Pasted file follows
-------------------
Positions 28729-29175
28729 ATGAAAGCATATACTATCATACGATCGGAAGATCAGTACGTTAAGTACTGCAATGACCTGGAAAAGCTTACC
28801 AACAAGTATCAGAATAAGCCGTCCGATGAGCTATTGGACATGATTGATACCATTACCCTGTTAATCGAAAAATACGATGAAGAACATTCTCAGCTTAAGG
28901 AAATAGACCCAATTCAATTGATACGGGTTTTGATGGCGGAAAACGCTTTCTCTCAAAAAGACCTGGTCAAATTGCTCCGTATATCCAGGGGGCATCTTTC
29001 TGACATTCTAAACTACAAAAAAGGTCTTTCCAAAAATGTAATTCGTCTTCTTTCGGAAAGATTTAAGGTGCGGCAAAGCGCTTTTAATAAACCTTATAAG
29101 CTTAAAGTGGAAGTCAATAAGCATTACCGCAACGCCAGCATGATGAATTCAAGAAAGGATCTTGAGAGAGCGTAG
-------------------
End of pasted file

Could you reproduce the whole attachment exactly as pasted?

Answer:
Positions 28729-29175
28729 ATGAAAGCATATACTATCATACGATCGGAAGATCAGTACGTTAAGTACTGCAATGACCTGGAAAAGCTTACC
28801 AACAAGTATCAGAATAAGCCGTCCGATGAGCTATTGGACATGATTGATACCATTACCCTGTTAATCGAAAAATACGATGAAGAACATTCTCAGCTTAAGG
28901 AAATAGACCCAATTCAATTGATACGGGTTTTGATGGCGGAAAACGCTTTCTCTCAAAAAGACCTGGTCAAATTGCTCCGTATATCCAGGGGGCATCTTTC
29001 TGACATTCTAAACTACAAAAAAGGTCTTTCCAAAAATGTAATTCGTCTTCTTTCGGAAAGATTTAAGGTGCGGCAAAGCGCTTTTAATAAACCTTATAAG
29101 CTTAAAGTGGAAGTCAATAAGCATTACCGCAACGCCAGCATGATGAATTCAAGAAAGGATCTTGAGAGAGCGTAG